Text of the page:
Introduction - cMUTs on Mars?
There is a need for the measurement of wind velocity on the surface of other planets. One possible approach to this is to use gas-coupled cMUTs to send ultrasonic signals in counter-propagating directions, and thus to measure the time of flight changes. Acoustic anemometers are well established for use on Earth. This research in collaboration with Cornell University looked at cMUTs for possible use in an ultrasonic anemometer for a future NASA Mars lander. We are also collaborating with the Atmospheric, Oceanic and Planetary Physics Group at Oxford University and The Planetery and space sciences research Institute at The Open University to use Polymer membrane transducers on the European Exomars Lander.
The main challenges to such a measurement are:
The pressure at the surface of Mars is low (~6 mbar)
The atmosphere is mostly carbon dioxide.
Both of these factors will cause increased attenuation over measurements in air at atmospheric pressure.
The cMUT design differs from most other designs in being open to the atmosphere. This allows larger area single membranes to be constructed than would be possible with vacuum-sealed devices .
Figure 1: Proposed Exomars Lander (image courtesy of ESA)
Matched pairs of cMUTs were aligned in a vacuum chamber facing each other, with a separation of around 55 mm The 2mm square devices actually consisted of four 2mm devices arranged a 2 x 2 array and connected in parallel. A 20 V d.c. bias was applied. The receiver was connected to a Cooknell CA6/C charge amplifier and SU2/C power supply. The source drive signal was provided by a HP33120A arbitrary waveform generator through a power amplifier to give a maximum drive amplitude of 40V. Windowed swept frequency chirps with 40 ms duration were used. Operation at pressures down to 6mbar was possible in air and carbon dioxide.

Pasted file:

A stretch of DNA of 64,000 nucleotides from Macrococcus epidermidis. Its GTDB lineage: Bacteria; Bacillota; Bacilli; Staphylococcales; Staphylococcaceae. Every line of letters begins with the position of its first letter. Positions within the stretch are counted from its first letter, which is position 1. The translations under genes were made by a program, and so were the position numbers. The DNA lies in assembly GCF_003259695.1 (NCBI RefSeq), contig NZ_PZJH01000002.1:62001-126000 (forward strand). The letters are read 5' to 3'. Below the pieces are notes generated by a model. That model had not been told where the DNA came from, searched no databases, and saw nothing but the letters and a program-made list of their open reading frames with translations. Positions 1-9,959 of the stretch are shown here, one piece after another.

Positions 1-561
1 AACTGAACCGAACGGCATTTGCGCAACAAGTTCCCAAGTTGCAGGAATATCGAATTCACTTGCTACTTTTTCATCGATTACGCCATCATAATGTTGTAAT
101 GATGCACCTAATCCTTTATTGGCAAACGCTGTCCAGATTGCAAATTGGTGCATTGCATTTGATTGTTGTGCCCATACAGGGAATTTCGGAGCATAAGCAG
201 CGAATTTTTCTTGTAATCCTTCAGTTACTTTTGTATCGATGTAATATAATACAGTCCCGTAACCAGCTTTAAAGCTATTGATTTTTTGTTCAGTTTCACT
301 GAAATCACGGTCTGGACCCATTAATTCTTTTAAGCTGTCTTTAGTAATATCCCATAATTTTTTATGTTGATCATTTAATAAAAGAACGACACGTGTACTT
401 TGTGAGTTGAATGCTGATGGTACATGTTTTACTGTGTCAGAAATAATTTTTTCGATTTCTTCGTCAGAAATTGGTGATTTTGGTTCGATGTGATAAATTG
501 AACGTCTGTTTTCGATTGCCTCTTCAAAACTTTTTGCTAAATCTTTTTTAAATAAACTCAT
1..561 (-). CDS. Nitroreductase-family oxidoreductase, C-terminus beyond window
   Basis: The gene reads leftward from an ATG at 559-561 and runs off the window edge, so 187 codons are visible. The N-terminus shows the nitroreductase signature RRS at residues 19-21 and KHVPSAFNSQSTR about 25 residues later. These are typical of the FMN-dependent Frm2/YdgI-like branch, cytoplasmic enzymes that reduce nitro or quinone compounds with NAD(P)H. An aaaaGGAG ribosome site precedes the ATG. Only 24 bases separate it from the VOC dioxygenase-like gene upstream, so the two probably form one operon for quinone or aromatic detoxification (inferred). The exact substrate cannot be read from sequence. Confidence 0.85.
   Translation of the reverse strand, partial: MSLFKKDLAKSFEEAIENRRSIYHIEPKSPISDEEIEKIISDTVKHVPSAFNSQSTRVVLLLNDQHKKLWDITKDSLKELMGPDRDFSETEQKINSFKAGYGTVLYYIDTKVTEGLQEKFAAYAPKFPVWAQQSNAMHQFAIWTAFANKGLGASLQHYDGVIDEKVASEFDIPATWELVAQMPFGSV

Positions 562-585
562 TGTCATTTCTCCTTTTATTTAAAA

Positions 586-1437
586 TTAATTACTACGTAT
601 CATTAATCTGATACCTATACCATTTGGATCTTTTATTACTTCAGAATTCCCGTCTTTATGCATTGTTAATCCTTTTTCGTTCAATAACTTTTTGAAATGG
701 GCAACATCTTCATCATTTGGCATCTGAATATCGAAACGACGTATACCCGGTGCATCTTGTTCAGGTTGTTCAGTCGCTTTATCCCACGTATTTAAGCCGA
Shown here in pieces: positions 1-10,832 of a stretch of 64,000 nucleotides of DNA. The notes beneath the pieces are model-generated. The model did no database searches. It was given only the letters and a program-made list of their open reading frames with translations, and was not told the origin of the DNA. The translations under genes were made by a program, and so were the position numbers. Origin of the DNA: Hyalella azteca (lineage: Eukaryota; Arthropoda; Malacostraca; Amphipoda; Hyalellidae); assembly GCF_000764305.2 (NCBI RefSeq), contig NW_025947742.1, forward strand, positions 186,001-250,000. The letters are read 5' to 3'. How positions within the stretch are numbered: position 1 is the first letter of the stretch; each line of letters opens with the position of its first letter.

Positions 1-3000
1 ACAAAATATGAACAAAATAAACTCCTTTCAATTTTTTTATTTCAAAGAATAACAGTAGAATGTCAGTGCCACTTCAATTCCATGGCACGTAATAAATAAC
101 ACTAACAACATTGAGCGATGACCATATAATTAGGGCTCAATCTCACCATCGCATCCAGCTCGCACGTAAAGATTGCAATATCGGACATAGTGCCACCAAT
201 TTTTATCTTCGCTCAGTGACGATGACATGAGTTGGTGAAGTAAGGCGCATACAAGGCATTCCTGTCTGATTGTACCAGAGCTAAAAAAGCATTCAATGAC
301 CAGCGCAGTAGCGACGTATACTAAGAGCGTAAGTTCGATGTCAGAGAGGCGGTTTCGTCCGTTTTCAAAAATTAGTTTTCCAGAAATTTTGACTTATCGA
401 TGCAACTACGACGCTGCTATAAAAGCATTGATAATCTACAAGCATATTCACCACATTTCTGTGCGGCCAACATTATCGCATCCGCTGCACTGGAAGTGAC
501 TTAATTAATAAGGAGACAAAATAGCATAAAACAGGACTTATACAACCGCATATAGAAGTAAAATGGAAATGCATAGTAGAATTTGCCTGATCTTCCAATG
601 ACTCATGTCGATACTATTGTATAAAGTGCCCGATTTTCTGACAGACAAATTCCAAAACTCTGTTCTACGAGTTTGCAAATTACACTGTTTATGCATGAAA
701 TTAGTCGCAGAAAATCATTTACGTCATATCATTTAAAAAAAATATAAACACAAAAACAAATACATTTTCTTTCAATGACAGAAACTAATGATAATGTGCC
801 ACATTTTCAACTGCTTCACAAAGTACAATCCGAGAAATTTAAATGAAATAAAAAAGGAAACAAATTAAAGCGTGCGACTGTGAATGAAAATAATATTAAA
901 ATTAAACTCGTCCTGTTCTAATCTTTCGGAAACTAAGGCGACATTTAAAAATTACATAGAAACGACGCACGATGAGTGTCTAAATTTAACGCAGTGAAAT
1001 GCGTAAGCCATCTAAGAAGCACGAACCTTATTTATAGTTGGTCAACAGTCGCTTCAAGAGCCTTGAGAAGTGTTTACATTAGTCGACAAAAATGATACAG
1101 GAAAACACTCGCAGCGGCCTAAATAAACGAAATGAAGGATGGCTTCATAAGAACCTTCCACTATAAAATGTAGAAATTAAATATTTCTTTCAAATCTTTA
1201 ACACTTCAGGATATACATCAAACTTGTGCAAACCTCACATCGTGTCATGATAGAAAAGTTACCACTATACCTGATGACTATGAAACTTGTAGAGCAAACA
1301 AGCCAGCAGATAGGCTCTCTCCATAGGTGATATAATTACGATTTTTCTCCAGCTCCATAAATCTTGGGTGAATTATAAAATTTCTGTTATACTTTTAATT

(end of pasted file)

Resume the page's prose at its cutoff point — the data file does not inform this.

Figure 2: Schematic of equipment setup and a photograph of devices under test in the vacuum chamber.
Figure 3 shows a typical waveform obtained in carbon dioxide at low pressure (~13 mbar), where it can be seen that indeed ultrasonic signals can be sent from one cMUT to another in conditions likely to be met on the surface of Mars.
Figure 3: Ultrasonic waveform (top) and corresponding spectrum (bottom) for a cMUT in carbon dioxide at 13 mbar.
Figure 4 shows a comparison between the measured centre frequency and that predicted by our simple model, assuming a nominal 100nm effective air gap. It can be seen that the experimental points agree well with theory, and that the peak frequency decreases with pressure.
Figure 4: Theoretical and measured variation of centre frequency with pressure for a 2mm x 2mm device in (a) Air and (b) Carbon Dioxide.
Figure 5 shows the FFTs for cMUTs at two gas pressures, but with two membrane thicknsses. It is seen that at atmospheric pressure the thinner membrane is better, but at lower pressures it is best to use the thicker membrane.
Figure 5: Ultrasonic spectra from cMUTs in air at 13 mbar (left) and atmospheric pressure (right).
L.A.J. Davis, D. A. Hutchins and R.A. Noble, “Characterisation of cMUTs in rarefied gases”, IEEE Trans. Ultras. Ferr. Freq. Contr. 54, 1065-1071 (2007).
L.A.J. Davis, D.A. Hutchins, R.A. Noble and D. Banfield, “The Characterisation of cMUTs at Low Gas Pressures”, Proc. 2005 IEEE International Ultrasonics Symposium (Rotterdam, The Netherlands, October 2005), Vol. 4, 1937-1940.